3.3 Entering Data
Move the cursor to the desired cell and select that cell by clicking the left mouse button. Type in the number, with decimal point if required. Powers of 10 can be entered: eg for 3.6 10-6 type in 3.6E-6. Press enter (return) key. If you make a mistake, simply reselect the cell and type the new value in - it will replace the old one.

3.4 Editing and Formatting your Spreadsheet
Often you will find you need to insert a new blank row (horizontal) or column (vertical) of cells, to give you more room for headings or another column for calculated quantities, or just to make the sheet easier to read. Select the cell next to where you want the new row or column to be, then from the top row use the mouse to choose Insert, and from the menu choose Rows or Columns as appropriate. If you make a mistake in editing, you can use Edit - the first item in its menu will usually offer to undo the last command you carried out. To erase the contents of one or more cells, select the cells and use Edit…Clear…Contents. In many situations you will need to select a group of neighbouring cells – this designates them, ready for some action you want to carry out on the whole group of cells. It is done by

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pressing the left mouse button with the cursor in the top left cell of the desired group, and then holding the mouse button down while moving to the lower right cell of the group. (This is called ‘click and drag’.) To make the labels you type above each column stand out clearly it helps to put them in bold type (eg Force) and in the row directly below type the units ( / Newtons). To get bold type, select the cell(s), then click on the B button in the lower toolbar. The labels can be centred in their cells by selecting them and clicking the ‘Centre’ button (shown at left) in the same toolbar. Sometimes you will want to move a group of cells from one place to another. Select the cells using click and drag, then press the ‘Cut’ button in the first toolbar. Click on the top left cell of the destination area and press the Enter key – the cells will appear in their new location.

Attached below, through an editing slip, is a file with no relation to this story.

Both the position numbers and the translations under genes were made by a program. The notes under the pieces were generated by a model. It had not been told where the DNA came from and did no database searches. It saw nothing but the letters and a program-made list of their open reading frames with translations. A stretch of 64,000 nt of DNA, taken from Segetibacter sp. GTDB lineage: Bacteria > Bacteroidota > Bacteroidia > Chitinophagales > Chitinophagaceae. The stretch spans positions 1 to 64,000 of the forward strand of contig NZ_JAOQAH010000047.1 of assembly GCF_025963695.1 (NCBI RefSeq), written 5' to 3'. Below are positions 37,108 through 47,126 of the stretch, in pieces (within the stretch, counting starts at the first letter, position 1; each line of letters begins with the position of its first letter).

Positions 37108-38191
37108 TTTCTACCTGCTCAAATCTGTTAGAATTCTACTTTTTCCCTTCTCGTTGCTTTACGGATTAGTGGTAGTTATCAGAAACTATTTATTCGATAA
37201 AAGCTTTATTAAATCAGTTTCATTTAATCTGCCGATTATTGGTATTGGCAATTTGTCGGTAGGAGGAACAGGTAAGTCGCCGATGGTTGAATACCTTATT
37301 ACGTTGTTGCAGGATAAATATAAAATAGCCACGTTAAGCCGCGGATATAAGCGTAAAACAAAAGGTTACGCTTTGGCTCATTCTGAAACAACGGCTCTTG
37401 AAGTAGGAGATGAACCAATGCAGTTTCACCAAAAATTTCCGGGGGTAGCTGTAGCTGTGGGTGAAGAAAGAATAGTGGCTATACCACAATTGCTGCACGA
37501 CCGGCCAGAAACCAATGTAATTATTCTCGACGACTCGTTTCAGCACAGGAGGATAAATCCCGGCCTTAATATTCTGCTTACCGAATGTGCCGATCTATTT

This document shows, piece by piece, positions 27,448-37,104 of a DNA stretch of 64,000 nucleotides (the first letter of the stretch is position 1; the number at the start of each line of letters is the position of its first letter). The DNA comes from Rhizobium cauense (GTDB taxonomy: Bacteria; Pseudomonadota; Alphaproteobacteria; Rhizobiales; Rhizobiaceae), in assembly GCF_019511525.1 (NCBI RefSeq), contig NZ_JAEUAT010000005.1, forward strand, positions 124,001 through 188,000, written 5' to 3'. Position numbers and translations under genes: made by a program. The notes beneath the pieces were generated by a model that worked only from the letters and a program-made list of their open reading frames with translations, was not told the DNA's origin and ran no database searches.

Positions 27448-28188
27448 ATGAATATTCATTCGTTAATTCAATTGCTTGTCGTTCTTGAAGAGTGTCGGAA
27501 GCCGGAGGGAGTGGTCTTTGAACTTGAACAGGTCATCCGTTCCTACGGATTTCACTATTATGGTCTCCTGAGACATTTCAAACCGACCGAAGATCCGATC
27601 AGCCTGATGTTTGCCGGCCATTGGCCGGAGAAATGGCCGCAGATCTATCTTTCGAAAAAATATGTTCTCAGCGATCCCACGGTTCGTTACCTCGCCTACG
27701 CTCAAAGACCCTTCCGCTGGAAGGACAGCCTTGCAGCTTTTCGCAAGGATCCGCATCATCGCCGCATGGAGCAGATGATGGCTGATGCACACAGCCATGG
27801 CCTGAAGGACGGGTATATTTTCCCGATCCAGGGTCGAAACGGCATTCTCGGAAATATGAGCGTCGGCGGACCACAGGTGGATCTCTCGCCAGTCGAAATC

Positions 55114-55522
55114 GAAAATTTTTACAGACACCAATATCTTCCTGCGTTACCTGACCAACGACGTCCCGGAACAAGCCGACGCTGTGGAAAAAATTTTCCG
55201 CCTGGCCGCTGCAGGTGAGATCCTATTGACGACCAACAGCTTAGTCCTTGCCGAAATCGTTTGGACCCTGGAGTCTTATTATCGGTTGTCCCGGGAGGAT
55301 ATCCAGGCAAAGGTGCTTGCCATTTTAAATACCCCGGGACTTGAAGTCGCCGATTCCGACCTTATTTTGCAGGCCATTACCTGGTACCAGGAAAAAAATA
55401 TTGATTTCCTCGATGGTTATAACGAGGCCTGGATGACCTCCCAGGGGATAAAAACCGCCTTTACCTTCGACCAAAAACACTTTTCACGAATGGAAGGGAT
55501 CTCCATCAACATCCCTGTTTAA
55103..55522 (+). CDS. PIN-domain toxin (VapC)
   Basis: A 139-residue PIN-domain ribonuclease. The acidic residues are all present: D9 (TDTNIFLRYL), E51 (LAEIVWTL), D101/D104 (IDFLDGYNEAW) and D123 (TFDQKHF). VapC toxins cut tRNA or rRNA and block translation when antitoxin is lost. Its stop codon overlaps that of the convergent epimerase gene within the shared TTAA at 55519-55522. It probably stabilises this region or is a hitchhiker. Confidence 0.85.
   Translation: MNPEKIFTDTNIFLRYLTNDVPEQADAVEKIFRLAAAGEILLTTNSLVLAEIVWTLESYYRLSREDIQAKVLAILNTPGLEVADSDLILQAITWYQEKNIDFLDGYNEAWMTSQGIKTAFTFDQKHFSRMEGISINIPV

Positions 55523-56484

3.5 More about formulas
The usual situation in data analysis is that we have a set of data and we wish to apply the same formula to each number in the set. For example we might have a set a values of mass:

For each of these we want to calculate the weight, via the equation W = mg. The first value (0.20) is in cell A4. Then in the cell beside it (B4) type =A4*9.8. This calculates mg for that first value and we see:

Now we do not have to type =A5*9.8 in cell B5, etc. Instead, select cell B4 containing the one case where we did type the formula in, and click on the ‘Copy’ icon in the first toolbar, then use click and drag to select all the cells where the same formula is needed. We then see

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Now press the Enter key, and we get (after also adding the labels for the second column):

Notice that Excel is smart enough to work out that you do not want to copy the formula exactly: in B5 you want =A5*9.8 and in B6 you want =A6*9.8 etc. This is exactly what the above procedure gives.

Key Point

In formulas you can use the arithmetic operators + - * / as in the examples above; there are also numerous functions available. A few you may need are: SIN(x), COS(x), TAN(x) – take the given trig function of the angle x in radians. LOG10(x) - Base 10 logarithm of x. EXP(x) - Exponential function of x. PI() - Returns the constant pi = 3.14159….. The parentheses are needed even though empty. AVERAGE(x1,x2,x3..) - The average (mean) of all the numbers x1,x2,x3… STDEV(x1,x2,x3…) - The standard deviation of all the numbers x1,x2,x3… SUM(x1,x2,x3…) - The sum of all the numbers x1,x2,x3… SQRT(x) - The square root of x. POWER(x,n) - Returns the number x raised to the power n. ABS(x) - The absolute value of x.

Note that the argument x of any function can be an arithmetic expression itself, eg to find Sin( ) where is in cell D6 and is an angle in degrees, we would use the expression =SIN(D6*PI()/180). When indicating a range of contiguous cells we do not need to write them all out; eg to find the average of the values in cells G4,G5,G6….G20 all we need to do is write the function =AVERAGE(G4:G20) and all the intermediate cells will be included.

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3.6 Plotting graphs